Culture Minister Mike Russell has highlighted Scotland’s long relationship with Malawi at a University event.
At a conference held by the University’s Centre for African Studies, Mr Russell underlined Scotland’s ongoing commitment to Malawi.
These build on ties that stretch back to the 19th century.
Also speaking at the conference was Baroness Amos, former UK minister for International Development, who delivered the Royal African Society Lecture.
Research presented at the conference explored the history of Scotland’s relationship with Africa, as well as the role of the African community in Scotland today.
Also under discussion was what Scotland can learn from Africa in fields such as HIV and Aids care.
Watch an interview in which Dr Lawrence Dritsas of the School of Social and Political Studies discusses the University's ties with Africa.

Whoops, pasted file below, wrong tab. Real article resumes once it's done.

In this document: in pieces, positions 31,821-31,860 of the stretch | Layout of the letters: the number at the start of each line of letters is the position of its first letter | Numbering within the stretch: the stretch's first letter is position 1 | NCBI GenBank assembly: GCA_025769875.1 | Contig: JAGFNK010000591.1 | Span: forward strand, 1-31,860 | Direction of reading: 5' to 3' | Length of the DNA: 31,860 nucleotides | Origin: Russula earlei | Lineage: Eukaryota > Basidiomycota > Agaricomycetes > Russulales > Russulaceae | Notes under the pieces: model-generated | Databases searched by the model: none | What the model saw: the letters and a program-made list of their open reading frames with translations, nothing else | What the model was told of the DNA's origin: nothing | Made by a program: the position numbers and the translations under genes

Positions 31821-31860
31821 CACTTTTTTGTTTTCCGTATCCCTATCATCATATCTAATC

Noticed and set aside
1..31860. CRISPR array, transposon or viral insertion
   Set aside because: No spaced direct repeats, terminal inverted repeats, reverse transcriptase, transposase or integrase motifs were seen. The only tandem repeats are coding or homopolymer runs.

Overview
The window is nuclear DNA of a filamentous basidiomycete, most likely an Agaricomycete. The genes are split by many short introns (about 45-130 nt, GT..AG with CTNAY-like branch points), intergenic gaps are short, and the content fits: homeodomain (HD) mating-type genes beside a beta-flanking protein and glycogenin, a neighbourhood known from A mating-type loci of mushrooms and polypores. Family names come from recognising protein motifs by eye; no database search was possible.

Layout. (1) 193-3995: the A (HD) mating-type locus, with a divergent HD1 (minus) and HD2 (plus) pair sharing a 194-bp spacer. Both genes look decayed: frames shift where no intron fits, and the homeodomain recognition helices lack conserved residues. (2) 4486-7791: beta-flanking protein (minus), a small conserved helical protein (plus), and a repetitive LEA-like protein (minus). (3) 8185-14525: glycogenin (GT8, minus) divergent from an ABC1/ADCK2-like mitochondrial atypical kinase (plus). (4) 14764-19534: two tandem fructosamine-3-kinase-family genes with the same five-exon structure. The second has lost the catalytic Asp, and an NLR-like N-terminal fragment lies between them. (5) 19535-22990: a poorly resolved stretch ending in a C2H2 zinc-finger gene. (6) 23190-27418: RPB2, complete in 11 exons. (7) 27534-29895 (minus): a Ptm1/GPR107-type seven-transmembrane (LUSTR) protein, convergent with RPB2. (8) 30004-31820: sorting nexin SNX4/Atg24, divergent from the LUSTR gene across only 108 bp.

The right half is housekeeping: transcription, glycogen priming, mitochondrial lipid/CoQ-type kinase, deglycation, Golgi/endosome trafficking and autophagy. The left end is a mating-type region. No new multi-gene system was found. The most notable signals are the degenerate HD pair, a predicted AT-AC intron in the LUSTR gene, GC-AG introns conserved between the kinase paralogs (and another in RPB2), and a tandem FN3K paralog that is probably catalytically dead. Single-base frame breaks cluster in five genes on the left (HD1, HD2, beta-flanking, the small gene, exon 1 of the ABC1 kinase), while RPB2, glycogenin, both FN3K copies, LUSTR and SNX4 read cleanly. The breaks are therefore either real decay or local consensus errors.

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2009 marks the 150th anniversary of the graduation of James Africanus Horton - the first African to study at a British University.
It also marks 150 years since David Livingstone’s Zambezi Expedition, which entered the area that is now Malawi.
Livingstone's second-in-command, John Kirk, was an Edinburgh graduate.
Other important African figures associated with Edinburgh include Julius Nyerere, the first President of Tanzania, who is also an Edinburgh graduate.
Missionary Mary Slessor, who is depicted on Clydesdale Bank £10 notes, studied at the Moray House School of Education, now part of the University.